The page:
News Letters

Thursday 27 October 2016

Give TDs the opportunity to vote for county and country

Published 20/04/2016 | 02:30

Two Healy-Raes – one local and one national? Photo: Sally MacMonagle
Two Healy-Raes – one local and one national? Photo: Sally MacMonagle

May I refer to Brendan O'Donnell's leading letter (Irish Independent, April 14) in which he suggests that multi-seat - three, four and five-seat - constituencies and PR-STV give rise to localism, parochialism, duplication of councillors' work and neglect of national duties. These valid observations have been made many time since 2011 by columnists and commentators but I had yet to read about a practical solution until Ivan Yates's recent column (Irish Independent, March 10), separating the election of 80 local TDs in 30 constituencies from the election of 70 national TDs through a list system from a single national constituency.

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Mr O'Donnell recommends single-seat constituencies, for which we would require 158 constituencies to elect 158 TDs. This, unfortunately, doesn't seem viable and could arguably lead to increased localism, cronyism and bad national government.

Currently, we have 40 constituencies - 13 three-seat, 16 four-seat and 11 five-seat. To comply with the Constitution, our Boundary Commission has had to cross local authority boundaries to create constituencies. As a result, 11,000 Tipperary voters have no influence within their own local authority boundary. County Longford has no resident TD. Et cetera.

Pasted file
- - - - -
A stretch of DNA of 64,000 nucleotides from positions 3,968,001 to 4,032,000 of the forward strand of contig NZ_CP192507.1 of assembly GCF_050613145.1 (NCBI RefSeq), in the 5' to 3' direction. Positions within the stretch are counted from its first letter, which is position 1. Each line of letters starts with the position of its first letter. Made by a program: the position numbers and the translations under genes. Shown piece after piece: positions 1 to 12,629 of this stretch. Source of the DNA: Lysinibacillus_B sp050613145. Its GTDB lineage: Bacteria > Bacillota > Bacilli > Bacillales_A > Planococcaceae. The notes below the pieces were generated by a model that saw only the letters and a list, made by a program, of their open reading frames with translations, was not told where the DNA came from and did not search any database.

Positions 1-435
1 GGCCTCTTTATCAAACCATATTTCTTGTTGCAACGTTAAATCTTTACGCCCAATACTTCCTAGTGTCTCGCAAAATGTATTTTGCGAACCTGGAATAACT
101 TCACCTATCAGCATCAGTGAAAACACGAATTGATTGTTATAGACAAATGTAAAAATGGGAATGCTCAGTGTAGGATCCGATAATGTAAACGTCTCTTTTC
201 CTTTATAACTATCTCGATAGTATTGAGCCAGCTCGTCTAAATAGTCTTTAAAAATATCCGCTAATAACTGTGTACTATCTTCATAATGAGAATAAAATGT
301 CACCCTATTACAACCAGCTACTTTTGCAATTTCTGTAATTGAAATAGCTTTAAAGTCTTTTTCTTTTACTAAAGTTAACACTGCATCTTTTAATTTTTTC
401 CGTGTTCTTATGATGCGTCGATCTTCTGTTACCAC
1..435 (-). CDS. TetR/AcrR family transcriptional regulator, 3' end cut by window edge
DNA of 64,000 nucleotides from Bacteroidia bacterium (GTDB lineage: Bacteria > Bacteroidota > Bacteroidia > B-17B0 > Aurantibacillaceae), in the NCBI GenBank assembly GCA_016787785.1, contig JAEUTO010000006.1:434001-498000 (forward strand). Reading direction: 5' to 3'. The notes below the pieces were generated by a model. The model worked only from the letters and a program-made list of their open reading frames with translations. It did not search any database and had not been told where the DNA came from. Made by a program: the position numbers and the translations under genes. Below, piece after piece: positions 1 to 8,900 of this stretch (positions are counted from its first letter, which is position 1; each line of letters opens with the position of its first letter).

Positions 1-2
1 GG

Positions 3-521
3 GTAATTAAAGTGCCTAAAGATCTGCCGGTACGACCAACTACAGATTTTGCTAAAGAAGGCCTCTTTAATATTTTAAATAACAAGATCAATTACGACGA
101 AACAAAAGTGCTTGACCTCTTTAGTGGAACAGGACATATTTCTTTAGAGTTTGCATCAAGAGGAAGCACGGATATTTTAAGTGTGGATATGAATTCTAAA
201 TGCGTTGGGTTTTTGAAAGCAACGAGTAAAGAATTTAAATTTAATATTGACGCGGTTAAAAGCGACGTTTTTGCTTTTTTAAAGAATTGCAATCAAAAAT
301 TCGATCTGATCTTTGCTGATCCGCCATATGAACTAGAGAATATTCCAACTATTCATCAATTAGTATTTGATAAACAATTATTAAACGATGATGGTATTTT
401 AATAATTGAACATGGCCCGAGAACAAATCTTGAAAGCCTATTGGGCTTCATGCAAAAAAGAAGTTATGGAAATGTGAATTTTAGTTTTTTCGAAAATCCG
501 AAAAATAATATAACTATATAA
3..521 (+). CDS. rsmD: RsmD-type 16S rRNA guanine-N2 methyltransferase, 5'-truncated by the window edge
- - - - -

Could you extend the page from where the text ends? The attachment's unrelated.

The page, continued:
If we could regard 79 constituencies as viable, it would be possible to align 79 two-seat constituencies within local authority boundaries (what matter if Leitrim had one TD per 16,000 people and Longford one per 19,500). Parties would have the option, if the idea is not too fanciful, to put forward national/local teams within local authority boundaries, rather than rival candidates. Independents could state their cause - local or national.

(Maybe we could have a local Healy-Rae and a national Healy-Rae!)

Many voters (30pc) who now 'float' in frustration and are central to the current impasse, would be given possibly their desired option - to think and vote both national and local. Will tomorrow ever come?

Tom Martin

Celbridge, Co. Kildare


Politics is costing us dear

By my reckoning, on Wednesday, April 20, the 158 elected members of Dáil Éireann, An Ceann Comhairle, an (acting) Taoiseach, an (acting) Tánaiste, the 14 acting ministers (including three non-elected), the 15 acting junior ministers (including four non-elected) will have, for the previous 54 days, received a combined salary of €2,389,264.47.

I have not even included their expenses. Not bad, for not doing what you have been elected to do.

Each TD will have received €12,909.40 over those 54 days.

That compares to a single man's jobseeker's allowance of €9,776 per annum, and a single man's pension of €11,975.60 per annum.

Maybe it's the jobseeker's allowance TDs should be paid.

Joe Burns

Monkstown, Co Cork


Signal failure in the Dáil

I am sure it would speed things up if the good people of Ireland were to announce that we will no longer be paying the outrageous salaries and expenses of our TDs until they are doing the job that they were paid for. Finding a TD who is working hard for the taxpayers of Ireland at the moment is about as likely as finding an honest burglar.